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Teel: All sports venues aren't equal, so let's not treat them that way when assigning capacities

Teel: All sports venues aren't equal, so let's not treat them that way when assigning capacities

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The Go Bowling 250 at Richmond International Raceway is held without fans Friday, September 11, 2020.

More than 30,000 fans witnessed Sunday’s Daytona 500, America’s largest sports gathering since the COVID-19 pandemic struck nearly a year ago. One week earlier, nearly 25,000 attended the Super Bowl in Tampa, Fla.

The NCAA announced Friday that it will seat up to 25% of capacity, with physical distancing, for all rounds of the Division I men’s basketball tournament. The entire competition will be staged in Indiana, where health officials approved the NCAA plan.

Those marquee events are further signs of our crawl back toward normality.

Sports have been trending that way since fall. Major League Baseball allowed 10,000-plus spectators for the World Series, staged entirely in Texas. The College Football Playoff final last month in Miami Gardens, Fla., had nearly 15,000 in the stands.

Such crowds were dictated largely by percentage-of-capacity and distancing parameters established in cooperation with government and health officials, an approach business types representing Richmond’s NASCAR track, minor league baseball franchise and United Soccer League club hope Gov. Ralph Northam will adopt for the state.

For outdoor venues such as Richmond Raceway, The Diamond and City Stadium, their request is reasonable. Experts can determine the most rational percentage — 10, 15, 25? — but the all-encompassing maximum of 250 people has outlived its usefulness.

Indoor arenas are a more difficult calculation, whether expansive like the University of Virginia’s John Paul Jones Arena, or smaller like VCU’s Siegel Center and Richmond’s Robins Center. And given recent COVID-19 outbreaks on Virginia college campuses — our Eric Kolenich reports that eight in-state universities already have more infections in 2021 than in all of 2020 — bumping capacity for those venues much beyond 250 is probably a nonstarter.

Outdoor venues notwithstanding, the spikes also likely preclude larger crowds for the Colonial Athletic Association’s delayed 2020 football season at Richmond, William & Mary and James Madison this February, March and April. The same applies to spring football scrimmages at Virginia Tech and Virginia.

The best hope for college football faithful is the 2021 season with its customary Labor Day weekend kickoff.

During last fall’s college football season, I worked at four stadiums that allowed significant crowds: 18,735 at Clemson, 11,910 at Louisville, 9,940 at Miami and 5,240 for the ACC championship game in Charlotte, N.C. None of those contests, indeed no college football game, was found to have been a super-spreader event for COVID-19.

Small groups of families/friends sat together, properly distanced from similar clusters. Masks were “required,” but enforcement and compliance were spotty.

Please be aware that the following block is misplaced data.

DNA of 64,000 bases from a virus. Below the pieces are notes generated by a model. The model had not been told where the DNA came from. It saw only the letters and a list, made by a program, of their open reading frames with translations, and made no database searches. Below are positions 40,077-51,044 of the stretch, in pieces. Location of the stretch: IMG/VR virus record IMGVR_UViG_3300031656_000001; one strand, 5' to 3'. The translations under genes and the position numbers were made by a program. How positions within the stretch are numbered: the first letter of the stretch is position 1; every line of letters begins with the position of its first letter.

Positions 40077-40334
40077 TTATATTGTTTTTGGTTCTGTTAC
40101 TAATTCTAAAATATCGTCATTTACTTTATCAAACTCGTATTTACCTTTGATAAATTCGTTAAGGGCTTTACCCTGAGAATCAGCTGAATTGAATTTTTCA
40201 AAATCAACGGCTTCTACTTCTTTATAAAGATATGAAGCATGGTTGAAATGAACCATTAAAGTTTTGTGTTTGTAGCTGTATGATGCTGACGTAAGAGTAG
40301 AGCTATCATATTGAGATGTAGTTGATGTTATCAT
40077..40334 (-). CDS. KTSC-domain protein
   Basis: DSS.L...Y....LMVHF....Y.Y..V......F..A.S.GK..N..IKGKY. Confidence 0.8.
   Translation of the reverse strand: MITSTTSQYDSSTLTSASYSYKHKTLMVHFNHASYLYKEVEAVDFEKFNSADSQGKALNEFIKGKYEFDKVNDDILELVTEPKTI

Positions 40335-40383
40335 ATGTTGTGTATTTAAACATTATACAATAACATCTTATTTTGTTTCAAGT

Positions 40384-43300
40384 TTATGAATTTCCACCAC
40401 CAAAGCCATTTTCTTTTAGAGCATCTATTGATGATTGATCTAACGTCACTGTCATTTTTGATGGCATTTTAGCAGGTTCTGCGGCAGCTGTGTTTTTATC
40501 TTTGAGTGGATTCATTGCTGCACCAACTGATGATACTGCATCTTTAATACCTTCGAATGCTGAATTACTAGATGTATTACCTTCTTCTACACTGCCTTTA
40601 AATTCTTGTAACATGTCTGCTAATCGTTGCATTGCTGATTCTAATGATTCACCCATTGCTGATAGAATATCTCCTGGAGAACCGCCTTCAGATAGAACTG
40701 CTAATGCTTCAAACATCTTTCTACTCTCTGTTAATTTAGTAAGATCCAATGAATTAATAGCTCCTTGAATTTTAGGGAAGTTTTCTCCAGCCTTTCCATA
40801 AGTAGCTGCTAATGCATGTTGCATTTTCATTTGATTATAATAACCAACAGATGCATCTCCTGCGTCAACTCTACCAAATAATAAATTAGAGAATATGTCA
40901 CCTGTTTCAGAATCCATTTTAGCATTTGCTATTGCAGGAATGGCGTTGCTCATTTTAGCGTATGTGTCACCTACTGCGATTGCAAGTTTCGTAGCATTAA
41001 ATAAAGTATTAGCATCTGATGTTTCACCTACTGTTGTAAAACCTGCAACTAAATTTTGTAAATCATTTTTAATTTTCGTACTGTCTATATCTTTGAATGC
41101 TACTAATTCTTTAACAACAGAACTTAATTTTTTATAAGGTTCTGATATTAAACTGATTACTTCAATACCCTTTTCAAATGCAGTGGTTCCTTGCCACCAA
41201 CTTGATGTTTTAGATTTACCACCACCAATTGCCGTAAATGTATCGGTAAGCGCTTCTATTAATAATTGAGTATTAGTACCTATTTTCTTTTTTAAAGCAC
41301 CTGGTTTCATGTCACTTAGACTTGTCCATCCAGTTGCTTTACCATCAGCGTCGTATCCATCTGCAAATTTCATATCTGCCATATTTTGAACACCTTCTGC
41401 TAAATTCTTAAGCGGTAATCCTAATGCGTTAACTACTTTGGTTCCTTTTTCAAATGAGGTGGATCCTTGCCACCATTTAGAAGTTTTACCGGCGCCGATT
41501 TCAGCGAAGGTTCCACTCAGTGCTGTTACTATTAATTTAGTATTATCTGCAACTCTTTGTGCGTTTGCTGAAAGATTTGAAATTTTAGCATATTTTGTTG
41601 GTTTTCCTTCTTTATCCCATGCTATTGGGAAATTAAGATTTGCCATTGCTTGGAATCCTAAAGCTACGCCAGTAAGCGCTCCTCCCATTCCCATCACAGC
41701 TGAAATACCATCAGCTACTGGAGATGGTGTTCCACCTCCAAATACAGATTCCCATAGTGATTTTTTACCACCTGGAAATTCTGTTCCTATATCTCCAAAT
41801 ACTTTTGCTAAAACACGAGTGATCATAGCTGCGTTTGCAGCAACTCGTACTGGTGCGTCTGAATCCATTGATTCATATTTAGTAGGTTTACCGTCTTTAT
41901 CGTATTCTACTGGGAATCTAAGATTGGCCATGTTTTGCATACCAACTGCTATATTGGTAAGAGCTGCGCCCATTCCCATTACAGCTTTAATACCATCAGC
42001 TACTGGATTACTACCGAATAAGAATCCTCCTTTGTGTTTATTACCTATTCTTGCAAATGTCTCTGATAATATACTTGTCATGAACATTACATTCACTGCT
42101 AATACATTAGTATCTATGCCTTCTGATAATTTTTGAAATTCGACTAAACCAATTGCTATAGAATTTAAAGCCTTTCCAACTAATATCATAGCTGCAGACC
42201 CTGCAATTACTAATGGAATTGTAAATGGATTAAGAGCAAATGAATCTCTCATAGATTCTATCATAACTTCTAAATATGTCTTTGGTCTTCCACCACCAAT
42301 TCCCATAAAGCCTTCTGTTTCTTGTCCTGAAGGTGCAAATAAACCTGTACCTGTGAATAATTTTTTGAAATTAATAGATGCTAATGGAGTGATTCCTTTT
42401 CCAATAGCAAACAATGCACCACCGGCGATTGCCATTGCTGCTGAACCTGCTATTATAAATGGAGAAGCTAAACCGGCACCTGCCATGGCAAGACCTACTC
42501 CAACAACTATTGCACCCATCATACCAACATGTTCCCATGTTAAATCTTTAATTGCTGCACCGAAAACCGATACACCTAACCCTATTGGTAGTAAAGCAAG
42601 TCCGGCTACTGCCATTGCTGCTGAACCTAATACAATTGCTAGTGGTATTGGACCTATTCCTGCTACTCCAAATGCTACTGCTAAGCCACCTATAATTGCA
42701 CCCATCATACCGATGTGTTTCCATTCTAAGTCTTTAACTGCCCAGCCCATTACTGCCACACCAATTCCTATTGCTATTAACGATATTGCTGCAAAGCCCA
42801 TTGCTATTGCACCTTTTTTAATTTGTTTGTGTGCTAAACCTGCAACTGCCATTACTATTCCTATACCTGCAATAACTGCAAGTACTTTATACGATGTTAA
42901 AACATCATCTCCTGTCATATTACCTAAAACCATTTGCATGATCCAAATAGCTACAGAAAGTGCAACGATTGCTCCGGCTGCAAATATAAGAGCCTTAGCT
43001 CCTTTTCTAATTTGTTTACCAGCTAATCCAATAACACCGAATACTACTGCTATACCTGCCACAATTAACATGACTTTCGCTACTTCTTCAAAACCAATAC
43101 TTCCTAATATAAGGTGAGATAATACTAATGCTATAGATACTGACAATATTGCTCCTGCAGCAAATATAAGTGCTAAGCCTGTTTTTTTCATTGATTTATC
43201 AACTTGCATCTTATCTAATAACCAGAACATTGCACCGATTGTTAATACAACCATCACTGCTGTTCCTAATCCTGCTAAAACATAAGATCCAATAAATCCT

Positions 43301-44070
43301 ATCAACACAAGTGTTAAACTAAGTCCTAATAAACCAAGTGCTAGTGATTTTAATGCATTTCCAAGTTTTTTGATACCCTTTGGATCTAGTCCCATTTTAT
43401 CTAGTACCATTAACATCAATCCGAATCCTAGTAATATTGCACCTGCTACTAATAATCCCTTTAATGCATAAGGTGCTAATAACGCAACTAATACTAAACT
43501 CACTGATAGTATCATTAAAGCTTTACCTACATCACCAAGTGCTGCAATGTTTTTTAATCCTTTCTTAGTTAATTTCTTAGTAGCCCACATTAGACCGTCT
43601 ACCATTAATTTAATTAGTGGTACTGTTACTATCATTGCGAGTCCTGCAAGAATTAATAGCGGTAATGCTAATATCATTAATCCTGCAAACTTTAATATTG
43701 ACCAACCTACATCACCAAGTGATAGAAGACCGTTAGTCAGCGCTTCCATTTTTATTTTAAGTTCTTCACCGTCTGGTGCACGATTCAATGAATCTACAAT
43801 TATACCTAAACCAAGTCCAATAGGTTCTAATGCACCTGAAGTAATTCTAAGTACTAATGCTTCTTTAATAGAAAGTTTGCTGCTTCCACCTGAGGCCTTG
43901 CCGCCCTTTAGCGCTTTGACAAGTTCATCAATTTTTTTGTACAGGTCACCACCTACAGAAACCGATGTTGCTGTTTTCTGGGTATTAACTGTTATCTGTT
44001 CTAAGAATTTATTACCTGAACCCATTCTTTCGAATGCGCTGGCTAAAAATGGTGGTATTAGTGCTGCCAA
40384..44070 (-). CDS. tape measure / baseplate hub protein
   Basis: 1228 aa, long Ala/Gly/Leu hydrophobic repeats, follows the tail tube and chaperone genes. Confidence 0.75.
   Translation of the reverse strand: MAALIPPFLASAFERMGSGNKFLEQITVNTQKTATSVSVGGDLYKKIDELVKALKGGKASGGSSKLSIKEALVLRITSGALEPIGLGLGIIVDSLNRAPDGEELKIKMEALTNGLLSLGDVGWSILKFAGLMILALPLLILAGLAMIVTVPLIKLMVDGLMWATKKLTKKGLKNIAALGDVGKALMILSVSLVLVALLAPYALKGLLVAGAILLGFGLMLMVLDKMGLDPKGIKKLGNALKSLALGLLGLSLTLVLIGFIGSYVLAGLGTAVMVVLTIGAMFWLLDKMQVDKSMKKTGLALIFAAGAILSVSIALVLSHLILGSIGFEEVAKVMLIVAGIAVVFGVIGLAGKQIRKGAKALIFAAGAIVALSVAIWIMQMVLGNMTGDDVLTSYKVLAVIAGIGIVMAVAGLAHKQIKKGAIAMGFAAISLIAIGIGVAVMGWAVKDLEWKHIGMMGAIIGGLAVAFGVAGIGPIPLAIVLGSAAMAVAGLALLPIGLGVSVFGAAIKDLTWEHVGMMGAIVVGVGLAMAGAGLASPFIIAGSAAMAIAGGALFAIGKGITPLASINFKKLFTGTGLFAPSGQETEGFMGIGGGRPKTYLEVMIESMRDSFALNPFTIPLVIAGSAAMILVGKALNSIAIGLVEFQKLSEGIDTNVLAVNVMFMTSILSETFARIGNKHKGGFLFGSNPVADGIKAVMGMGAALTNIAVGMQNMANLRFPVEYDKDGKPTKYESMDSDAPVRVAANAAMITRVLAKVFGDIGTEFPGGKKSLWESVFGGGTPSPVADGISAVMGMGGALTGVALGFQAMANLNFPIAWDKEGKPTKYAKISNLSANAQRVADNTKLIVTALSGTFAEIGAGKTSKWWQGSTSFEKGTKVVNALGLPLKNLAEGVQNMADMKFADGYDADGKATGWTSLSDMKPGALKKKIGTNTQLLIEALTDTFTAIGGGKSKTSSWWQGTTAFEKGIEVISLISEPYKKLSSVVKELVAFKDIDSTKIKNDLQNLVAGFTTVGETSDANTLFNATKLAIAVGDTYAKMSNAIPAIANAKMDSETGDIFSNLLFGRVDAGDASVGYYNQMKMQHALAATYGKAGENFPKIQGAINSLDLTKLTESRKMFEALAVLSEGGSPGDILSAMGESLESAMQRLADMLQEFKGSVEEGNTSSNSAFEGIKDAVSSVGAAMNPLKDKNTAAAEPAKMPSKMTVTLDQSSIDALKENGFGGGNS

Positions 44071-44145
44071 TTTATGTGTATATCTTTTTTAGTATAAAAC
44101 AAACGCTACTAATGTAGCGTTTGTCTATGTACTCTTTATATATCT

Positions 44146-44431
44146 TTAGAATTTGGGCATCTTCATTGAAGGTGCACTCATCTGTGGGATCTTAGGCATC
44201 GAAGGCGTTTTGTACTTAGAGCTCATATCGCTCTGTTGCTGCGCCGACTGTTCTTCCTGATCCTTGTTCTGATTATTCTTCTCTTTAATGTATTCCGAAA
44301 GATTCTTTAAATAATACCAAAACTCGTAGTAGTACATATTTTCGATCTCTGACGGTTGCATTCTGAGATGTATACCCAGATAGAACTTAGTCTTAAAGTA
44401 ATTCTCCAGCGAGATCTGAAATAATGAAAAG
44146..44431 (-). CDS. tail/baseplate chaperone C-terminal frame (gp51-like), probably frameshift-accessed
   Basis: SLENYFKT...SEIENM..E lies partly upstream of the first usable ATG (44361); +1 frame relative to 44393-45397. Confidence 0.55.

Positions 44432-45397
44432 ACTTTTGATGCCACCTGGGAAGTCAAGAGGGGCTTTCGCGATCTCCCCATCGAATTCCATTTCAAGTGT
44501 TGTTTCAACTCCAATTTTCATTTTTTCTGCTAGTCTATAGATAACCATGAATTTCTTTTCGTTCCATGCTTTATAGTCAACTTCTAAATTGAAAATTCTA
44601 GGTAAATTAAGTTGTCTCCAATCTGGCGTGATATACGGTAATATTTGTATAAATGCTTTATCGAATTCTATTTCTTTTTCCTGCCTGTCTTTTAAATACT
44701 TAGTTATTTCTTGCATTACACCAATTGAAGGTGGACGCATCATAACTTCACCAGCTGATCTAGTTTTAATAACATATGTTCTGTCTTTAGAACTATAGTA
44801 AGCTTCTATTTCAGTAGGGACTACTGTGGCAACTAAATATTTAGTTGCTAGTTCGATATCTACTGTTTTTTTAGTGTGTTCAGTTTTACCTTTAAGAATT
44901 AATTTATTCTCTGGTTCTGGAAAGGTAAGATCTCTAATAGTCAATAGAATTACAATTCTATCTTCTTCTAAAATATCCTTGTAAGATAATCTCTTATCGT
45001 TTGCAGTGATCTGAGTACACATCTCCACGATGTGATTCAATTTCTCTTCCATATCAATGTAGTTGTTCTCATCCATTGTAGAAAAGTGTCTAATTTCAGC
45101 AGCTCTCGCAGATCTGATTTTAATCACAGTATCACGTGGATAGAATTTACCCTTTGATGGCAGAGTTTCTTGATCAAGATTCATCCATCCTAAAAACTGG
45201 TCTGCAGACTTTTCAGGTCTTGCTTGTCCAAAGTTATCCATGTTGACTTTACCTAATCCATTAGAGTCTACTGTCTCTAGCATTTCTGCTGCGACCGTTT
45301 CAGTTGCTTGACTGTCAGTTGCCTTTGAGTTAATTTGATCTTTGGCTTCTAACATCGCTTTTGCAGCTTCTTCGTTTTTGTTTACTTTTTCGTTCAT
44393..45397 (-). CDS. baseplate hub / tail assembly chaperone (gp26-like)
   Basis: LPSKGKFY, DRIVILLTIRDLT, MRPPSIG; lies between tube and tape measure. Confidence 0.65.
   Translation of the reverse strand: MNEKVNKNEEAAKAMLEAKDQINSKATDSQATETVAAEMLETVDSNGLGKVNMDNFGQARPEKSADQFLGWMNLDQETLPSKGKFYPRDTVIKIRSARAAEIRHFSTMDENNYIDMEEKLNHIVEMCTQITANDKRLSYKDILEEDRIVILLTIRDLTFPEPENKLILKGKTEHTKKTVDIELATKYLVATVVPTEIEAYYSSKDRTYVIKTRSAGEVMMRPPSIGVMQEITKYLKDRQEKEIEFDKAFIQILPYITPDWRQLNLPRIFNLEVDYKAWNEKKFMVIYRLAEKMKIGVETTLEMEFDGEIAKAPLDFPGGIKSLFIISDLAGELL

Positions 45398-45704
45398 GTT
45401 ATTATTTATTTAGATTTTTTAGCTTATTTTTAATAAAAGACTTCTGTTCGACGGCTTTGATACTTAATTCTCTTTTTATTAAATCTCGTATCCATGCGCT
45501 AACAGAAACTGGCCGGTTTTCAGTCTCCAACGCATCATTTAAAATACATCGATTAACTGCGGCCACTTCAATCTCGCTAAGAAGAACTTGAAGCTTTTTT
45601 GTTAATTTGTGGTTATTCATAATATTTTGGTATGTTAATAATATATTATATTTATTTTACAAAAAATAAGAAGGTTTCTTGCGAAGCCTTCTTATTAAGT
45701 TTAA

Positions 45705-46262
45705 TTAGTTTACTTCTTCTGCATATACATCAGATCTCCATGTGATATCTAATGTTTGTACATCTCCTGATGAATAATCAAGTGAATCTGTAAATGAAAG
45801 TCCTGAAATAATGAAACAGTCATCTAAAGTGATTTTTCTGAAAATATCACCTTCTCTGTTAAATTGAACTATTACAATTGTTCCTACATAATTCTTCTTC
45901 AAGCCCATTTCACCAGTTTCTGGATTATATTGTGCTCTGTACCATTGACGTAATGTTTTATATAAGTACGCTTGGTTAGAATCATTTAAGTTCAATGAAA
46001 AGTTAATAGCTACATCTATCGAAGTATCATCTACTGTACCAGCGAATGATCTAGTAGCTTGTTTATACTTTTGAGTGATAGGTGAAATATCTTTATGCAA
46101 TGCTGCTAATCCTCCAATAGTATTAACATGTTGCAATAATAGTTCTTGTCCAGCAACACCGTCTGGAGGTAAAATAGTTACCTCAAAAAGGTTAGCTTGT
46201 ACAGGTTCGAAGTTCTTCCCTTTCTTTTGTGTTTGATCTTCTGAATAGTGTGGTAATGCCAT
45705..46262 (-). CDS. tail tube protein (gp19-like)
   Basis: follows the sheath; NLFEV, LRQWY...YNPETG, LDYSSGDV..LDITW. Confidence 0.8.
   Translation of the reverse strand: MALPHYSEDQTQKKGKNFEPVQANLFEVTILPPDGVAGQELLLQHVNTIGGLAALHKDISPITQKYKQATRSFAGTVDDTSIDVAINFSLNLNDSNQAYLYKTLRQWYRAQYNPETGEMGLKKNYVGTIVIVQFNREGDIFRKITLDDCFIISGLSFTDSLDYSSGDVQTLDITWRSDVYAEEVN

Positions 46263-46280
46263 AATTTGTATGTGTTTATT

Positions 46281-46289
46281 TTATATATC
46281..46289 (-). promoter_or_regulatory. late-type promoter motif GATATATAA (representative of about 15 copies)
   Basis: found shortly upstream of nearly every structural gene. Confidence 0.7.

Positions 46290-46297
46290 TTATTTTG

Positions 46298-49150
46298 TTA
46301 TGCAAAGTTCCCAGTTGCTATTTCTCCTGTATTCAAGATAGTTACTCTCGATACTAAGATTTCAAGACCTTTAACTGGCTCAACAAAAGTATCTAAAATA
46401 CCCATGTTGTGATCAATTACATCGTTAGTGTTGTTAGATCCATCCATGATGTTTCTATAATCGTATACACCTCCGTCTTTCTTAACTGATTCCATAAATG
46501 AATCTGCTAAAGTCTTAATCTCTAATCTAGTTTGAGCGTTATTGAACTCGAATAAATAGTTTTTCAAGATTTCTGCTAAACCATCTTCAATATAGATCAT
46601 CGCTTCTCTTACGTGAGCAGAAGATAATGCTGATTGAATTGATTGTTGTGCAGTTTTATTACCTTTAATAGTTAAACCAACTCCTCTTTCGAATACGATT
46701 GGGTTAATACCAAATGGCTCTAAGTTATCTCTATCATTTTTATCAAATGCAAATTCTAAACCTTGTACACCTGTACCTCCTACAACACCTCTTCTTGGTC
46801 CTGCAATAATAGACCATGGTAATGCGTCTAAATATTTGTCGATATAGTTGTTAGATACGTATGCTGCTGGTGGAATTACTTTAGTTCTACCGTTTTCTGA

That failure/refusal to mask is concerning as we try to inch closer to the pandemic’s end. Nationally, infections, hospitalizations and deaths are declining, while thousands are getting vaccinated daily, though not in the numbers many hoped.

The last thing anyone wants is a setback.

Northam is expected to address sports attendance guidelines in Virginia this week, opportune timing for NASCAR, the Double-A Richmond Flying Squirrels, Richmond Kickers and other sports enterprises.

The first of Richmond’s two Cup races this year is April 18, eight days after Denny Hamlin, Chase Elliott and friends compete at Martinsville Speedway. The Flying Squirrels unveiled their 120-game schedule Thursday, 60 at home, with a May 4 opener. The USL also is planning to begin its season in early May.

“Venues of larger size can — and should — safely manage more attendees,” Flying Squirrels CEO Todd Parnell wrote in a recent Times-Dispatch op-ed. “We take that responsibility very seriously as operators every single day that we open our doors to welcome members of our community. We have always done that. We will continue to do that.”

Parnell, Kickers chairman Rob Ukrop and raceway president Dennis Bickmeier acknowledge that beyond community service, their motives include business preservation.

The 250-spectator maximum “threatens both our club’s viability, as well as our core mission of strengthening community connections by curating a joyful, authentic soccer experience in RVA,” Ukrop wrote, also in The Times-Dispatch.

COVID-19 ripples have shuttered businesses, crippled others and purged jobs. The virus has hospitalized millions, traumatized countless and killed nearly 500,000 Americans. And heaven only knows the impact on our children’s mental health and intellectual growth.

Assisting public health and the economy can be a harrowing tightrope for authorities to walk, but walk it they must, with no textbook to consult.

Look, we miss sellout crowds. We miss the stadium shaking, the arena echoing and the athletes responding.

Part of us even pines for the accompanying traffic hassles, be they on Laburnum Avenue approaching Richmond Raceway or on the interstates headed to a college football game.

But those must wait.

What need not wait are measured steps allowing more folks to attend the events they love.

Twitter: @ByDavidTeel

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